Amazingly, throughout his career, Turner managed to stay out of the public eye. "What impressed me about Frank was the impact he had on all our lives," former Federal Highway Administration Executive Director Dean Carlson said. "Nobody knew who he was, and he liked it that way."
Though retired, Turner continued to make an impression on the industry over the next three decades. He joined The Road Information Program (TRIP) board of directors in 1973. "Even when he was retired and not attending too many TRIP board meetings, we still knew if we had a question we could give him a call and he provided excellent insight to us," said Will Wilkins, executive director for TRIP. "Our board will sorely miss him; I’ll miss his counsel."
In 1998, the Transportation Research Board (TRB) set up the Frank Turner Medal for Lifetime Achievement in Transportation, which "recognizes lifetime achievement in transportation, as demonstrated by a distinguished career in the field, professional prominence and a distinctive, widely recognized contribution to transportation policy, administration or research." Turner himself was the first recipient of that award.
"In his 43-year career in transportation, Frank Turner stood as a model of professionalism, dedication and a can-do spirit that is an inspiration to us all," said John Horsley, executive director, American Association of State Highway & Transportation Officials.
"He was a quiet and unassuming man who nonetheless shaped the transportation system we have today. Even after his retirement, he maintained strong interest in transportation."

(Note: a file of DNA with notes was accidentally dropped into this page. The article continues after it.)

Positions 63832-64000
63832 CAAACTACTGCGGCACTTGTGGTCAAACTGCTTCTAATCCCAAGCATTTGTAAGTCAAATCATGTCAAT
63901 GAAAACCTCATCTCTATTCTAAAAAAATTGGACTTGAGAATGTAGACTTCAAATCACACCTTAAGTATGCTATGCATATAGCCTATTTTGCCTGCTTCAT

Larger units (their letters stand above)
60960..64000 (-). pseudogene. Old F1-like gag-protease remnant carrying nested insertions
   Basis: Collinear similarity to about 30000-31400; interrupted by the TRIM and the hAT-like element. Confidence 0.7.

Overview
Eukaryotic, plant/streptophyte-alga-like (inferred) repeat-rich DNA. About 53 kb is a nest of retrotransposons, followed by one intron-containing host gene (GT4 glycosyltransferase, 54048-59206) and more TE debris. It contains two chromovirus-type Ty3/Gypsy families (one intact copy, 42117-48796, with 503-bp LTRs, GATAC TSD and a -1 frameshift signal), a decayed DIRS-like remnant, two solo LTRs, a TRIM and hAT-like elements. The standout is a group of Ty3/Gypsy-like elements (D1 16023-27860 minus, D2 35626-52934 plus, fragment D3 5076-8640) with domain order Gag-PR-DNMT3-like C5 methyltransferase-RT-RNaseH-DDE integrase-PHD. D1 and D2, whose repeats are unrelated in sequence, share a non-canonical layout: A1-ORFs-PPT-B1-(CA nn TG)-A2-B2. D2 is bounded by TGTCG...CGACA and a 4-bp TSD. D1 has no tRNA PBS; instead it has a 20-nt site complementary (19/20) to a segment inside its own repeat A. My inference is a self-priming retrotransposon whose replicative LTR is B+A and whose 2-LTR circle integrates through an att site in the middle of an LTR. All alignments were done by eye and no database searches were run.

William D. Fay, president and CEO of American Highway Users Alliance said, "Frank Turner was, and remains, an icon to those of us in the transportation community. At his passing, it is comforting to recall a June 26, 1996 dinner celebrating the 40th anniversary of the interstate system. Held on the Ellipse in front of the White House, Frank was among four ‘Visionaries of the Interstate’ honored that evening. In presenting the awards, Vice President Al Gore had this to say about Frank: "‘In 1994, American Heritage magazine named 10 individuals who changed life for all in America but whose names might not be widely known to their fellow citizens. One of those 10 Americans was Frank Turner. Well, those who worked on the Interstate Highway System certainly knew his name; and historians of this great project know and honor his name; and each and every one of us has benefited from his work.
"‘Indeed, tens of thousands of Americans are alive today because of Frank’s work to build the safest highway network in the world. I am pleased that the American Highway Users Alliance and others had the opportunity in 1996 simply to say: ‘Thank you, Frank. Well done!’"
"I think people’s opinions are pretty universal about the kind of man Frank Turner was," noted Pete Ruane, president, American Road & Transportation Builders Association. "He was not only a man of vision, but someone who could execute the program that implemented the vision, and that is a rare combination. Far beyond that, he was a gentleman that had a technical expertise for which the country will always be indebted. His career in public service was devoted to improving transportation in the nation.
"That speaks volumes about his personality and his humility. He did not seek publicity and did not try to attach his name to any glory associated with the accomplishments of the Interstate Highway System. Maybe that’s part of his legacy, that we all learn from his humility and his approach to getting the job done, just focusing on accomplishing the mission rather than being a glory hound.
"He was a stalwart. He is a prominent member of our industry’s hall of fame and the transportation hall of fame. He’s someone we will seek to honor and emulate for the years to come."